Joval N. Martinez

Joval N. Martinez
Joval N. Martinez
(October 2016-)
Graduate School of Science and Engineering
Department of Biological Sciences
Doctoral Program

Your research study


Please describe your research theme in simple terms.

My research focuses on the microbial diversity and stability within phototrophic mats developing in Nakabusa Hot Springs, Nagano, Japan. Phototrophic mats are assemblages of microbial population dominated by organisms that are capable of photosynthesis. Studying the diversity using NGS (Next Generation Sequencing) will help us better understand microbial ecology, nutrient cycles and population dynamics through 16S rRNA gene sequencing, metagenomics and metatranscriptomics. This would enable us to comprehensively address the questions: who and how stable are these organisms in the mats; and what are the metabolic potential and activity of the genes of the organisms that shape the microbial communities.


What would you want to achieve through your research studies in TMU?

Studying by research in TMU would enable me to attain my aspiration of getting a PhD degree in Biology. Aside from getting my degree, it has been my long-term goal to continually connect with TMU and universities in other countries and be able to establish great collaborative projects in my field of studies. Through my research studies, I will do my best to share to the students and other researchers in the Philippines what I have learned in TMU that would help in nation-building.


What is the main reason for you to choose TMU as a place to research?

TMU is an excellent place to do research because it has a wide-array of experts in many fields. This is the main reason why I chose TMU. In the Department of Biological Sciences, for instance, excellent facilities and scientists in various fields would enable microbiologist like me to learn more skills and gain more knowledge in my research interest, which I could use and apply in various ways and help my home country and Japan in the future.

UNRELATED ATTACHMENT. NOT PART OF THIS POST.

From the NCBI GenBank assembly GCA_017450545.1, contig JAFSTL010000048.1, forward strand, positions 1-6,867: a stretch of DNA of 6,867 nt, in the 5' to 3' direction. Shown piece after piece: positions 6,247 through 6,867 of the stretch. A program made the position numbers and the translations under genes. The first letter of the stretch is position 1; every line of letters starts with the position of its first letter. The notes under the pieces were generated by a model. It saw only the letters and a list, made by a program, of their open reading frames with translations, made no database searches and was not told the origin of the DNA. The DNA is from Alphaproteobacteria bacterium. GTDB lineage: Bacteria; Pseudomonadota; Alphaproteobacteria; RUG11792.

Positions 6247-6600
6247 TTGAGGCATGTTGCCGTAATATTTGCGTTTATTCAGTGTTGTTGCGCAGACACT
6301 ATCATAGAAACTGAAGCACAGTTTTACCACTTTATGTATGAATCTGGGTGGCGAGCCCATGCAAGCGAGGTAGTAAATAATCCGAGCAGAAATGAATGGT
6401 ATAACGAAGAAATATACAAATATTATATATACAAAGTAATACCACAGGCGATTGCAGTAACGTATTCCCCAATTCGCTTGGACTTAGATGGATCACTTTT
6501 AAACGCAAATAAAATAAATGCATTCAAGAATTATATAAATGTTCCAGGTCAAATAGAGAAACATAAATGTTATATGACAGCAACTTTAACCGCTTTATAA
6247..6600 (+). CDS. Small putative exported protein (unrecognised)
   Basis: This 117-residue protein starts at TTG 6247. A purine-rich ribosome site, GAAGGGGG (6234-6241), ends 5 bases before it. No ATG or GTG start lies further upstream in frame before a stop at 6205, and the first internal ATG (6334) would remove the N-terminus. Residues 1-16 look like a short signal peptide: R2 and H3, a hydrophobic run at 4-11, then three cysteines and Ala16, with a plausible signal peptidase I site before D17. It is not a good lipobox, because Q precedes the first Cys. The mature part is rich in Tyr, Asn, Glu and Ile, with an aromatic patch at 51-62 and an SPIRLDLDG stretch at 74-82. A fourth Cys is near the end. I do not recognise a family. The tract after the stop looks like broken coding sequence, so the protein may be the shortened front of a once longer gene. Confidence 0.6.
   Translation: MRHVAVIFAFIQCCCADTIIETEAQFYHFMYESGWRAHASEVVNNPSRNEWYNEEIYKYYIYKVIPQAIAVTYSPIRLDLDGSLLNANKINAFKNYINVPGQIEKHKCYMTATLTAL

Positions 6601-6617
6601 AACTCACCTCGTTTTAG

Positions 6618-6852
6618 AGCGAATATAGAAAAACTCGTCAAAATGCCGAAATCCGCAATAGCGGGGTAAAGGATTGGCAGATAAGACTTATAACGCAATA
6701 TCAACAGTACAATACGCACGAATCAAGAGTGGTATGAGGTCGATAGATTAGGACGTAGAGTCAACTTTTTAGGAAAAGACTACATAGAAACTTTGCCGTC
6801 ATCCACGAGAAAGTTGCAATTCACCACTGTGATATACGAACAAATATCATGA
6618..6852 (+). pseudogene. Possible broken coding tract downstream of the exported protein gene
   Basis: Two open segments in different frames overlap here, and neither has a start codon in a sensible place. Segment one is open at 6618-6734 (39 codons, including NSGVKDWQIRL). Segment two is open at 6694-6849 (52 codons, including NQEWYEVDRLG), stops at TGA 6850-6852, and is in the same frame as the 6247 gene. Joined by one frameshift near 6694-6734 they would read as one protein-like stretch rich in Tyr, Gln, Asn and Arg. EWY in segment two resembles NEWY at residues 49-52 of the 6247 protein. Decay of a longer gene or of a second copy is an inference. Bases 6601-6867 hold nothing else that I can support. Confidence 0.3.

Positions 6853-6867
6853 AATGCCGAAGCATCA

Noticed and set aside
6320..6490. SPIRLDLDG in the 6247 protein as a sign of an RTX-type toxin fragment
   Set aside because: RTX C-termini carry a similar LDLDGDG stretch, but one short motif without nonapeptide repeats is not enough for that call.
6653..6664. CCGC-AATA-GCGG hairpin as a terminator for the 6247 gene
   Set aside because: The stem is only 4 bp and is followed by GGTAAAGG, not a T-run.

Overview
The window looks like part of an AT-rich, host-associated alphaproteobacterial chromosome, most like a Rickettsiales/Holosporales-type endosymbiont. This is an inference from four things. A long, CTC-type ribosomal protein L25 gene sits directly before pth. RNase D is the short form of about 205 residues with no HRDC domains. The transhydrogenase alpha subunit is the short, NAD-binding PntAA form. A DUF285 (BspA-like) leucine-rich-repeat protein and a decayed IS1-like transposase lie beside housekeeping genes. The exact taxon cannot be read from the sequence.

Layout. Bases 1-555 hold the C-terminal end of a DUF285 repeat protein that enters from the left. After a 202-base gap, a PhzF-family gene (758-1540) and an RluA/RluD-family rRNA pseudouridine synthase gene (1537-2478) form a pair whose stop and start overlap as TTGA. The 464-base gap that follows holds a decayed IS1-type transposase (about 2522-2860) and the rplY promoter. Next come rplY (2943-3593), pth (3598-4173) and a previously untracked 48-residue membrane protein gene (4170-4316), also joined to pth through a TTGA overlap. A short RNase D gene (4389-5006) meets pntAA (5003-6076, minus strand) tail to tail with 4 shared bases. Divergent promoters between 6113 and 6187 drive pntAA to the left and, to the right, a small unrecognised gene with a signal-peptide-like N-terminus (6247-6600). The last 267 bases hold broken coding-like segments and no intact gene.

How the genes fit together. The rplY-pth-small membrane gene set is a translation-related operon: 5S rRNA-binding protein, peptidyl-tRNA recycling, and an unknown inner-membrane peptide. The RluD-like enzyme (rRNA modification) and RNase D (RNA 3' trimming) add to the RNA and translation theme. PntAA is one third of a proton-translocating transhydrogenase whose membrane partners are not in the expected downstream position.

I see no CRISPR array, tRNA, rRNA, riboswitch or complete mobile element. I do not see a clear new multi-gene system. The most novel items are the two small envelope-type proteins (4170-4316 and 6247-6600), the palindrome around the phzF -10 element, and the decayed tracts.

Your life in Japan


How is your daily life in Tokyo so far?

My daily life in Tokyo has been so challenging yet enriching and full of hopes. I appreciate how Japanese people have been so helpful in many ways especially when we do not understand the language. I enjoyed the different seasons especially wintertime where I enjoyed the snow and the cherry blossoms in springtime. The presence of great friends from different cultures and background at TMU as well as the Filipino and Japanese communities in Every Nation Tokyo Shibuya (ENTS), where I am part of, is really a source of encouragement for me.


Have you faced any cultural/customary difference that have surprised or troubled you since you came to Tokyo?

From the time I came to Tokyo, I have loved the cultures and traditions of the people but what surprised me most is their love for the environment and discipline in many ways. People do not just throw garbage anywhere, which is worth emulating. I was surprised that most people especially the old ones are used to climb the mountains on weekends and holidays. What troubled me though is the work habit of some people who would spend time at work 7 days a week and can seldom spend time with family and friends.

Your role in the future


What kind of roles would you like to play between Tokyo and your home country in the future?

I would like to serve as a professor and researcher in the Philippines and be able to continue the linkages I have started here between Tokyo and my home country in terms of teaching and research, as part of my long-term plans. Given the chance to establish a project involving Tokyo and my home country, I am very much willing to be involved and share my expertise, for a common goal of building the nation and its people.

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